It has long been recognized that autism runs in families, suggesting a substantial（大量的，实质的） genetic component to the disease. Yet few genes have so far been identified and the underlying genetic architecture of autism -- that is, how many genes contribute and to what extent they influence a person's chances of developing the disorder -- remains poorly understood. Now, a consortium led by researchers from the Broad Institute, Massachusetts General Hospital (MGH), and six other organizations has taken a step toward addressing these questions by searching for mutations in the fraction of the human genome that codes for proteins. The researchers sequenced this region, known as the "exome," in 175 autism patients and their unaffected parents, looking for single-letter DNA changes present only in the children. Their results, along with simultaneously published findings from two other research groups, suggest modest roles for hundreds of genes in the development of autism and pinpoint a few specific genes as genuine（真实的） risk factors. The work is described in a paper that appears online April 4 in the journal Nature.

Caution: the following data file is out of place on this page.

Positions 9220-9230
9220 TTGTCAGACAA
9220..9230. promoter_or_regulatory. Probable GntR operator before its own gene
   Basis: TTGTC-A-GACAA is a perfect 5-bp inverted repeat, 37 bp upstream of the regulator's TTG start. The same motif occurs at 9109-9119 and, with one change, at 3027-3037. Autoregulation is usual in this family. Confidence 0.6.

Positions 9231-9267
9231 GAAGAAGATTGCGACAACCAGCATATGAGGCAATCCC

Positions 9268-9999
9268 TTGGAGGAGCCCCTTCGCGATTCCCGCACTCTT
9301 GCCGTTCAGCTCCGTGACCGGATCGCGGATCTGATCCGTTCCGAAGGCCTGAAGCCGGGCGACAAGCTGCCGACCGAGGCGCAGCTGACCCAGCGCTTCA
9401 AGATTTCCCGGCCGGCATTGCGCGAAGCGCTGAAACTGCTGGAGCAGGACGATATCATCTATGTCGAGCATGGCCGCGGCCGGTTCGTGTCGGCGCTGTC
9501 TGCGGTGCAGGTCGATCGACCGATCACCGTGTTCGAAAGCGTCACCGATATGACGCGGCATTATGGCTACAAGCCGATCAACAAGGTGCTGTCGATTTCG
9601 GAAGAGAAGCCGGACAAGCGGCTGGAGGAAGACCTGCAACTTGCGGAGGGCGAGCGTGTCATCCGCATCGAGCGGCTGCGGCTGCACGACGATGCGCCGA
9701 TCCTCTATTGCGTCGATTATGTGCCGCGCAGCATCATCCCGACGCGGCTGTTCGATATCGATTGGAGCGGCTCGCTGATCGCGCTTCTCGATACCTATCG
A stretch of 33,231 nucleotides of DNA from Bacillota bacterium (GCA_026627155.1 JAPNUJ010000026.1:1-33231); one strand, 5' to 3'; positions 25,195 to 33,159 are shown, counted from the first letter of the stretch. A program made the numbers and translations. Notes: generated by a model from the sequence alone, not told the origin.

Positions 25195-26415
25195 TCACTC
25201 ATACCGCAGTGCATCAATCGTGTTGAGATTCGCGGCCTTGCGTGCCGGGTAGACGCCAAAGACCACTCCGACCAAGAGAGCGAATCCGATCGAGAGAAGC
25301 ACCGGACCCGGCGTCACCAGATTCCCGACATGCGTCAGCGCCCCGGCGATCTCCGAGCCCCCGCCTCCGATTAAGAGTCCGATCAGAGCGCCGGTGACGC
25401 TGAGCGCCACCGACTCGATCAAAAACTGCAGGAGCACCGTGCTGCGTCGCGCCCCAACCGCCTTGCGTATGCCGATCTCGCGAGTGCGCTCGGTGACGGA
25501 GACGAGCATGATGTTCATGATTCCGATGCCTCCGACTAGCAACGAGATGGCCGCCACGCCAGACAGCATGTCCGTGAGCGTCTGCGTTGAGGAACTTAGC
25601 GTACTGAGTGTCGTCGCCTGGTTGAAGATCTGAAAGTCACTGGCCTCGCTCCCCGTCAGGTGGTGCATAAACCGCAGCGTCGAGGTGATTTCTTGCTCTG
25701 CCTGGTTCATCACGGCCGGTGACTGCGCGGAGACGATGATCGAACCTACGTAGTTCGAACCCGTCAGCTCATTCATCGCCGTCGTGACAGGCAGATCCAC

"Autism, like many heritable disorders, results from the action of many genes -- not simply a single gene as in cystic fibrosis（囊胞性纤维症） or Huntington's disease," said senior author Mark Daly, chief of the Analytic and Translational Genetics Unit at MGH, a senior associate member of the Broad Institute and co-director of its Program in Medical and Population Genetics, and a member of the Broad Institute's Stanley Center for Psychiatric Research. "These genes hold key insights into the true biological causes of autism -- insights we have been unable to gain through other lines of research."
Autism is a common neurodevelopmental disorder characterized by impaired social, behavioral, and communication abilities. Compared to other complex diseases, which are caused by a complicated mix of genetic, environmental, and other factors, autism is highly heritable -- genetics accounts for roughly 80-90% of the risk of developing autism. Yet the majority of autism cases cannot be attributed to known inherited causes.
Researchers in the ARRA Autism Sequencing Collaborative (AASC) -- formed by researchers from the Broad Institute, MGH, Baylor College of Medicine, Mount Sinai School of Medicine, Vanderbilt University, University of Pennsylvania, Carnegie Mellon University, and University of Pittsburgh -- used massively parallel sequencing to help shed light on the genes that influence autism risk. Concordant findings from separate studies by two other groups, from Yale University and the University of Washington respectively, also appear in Nature.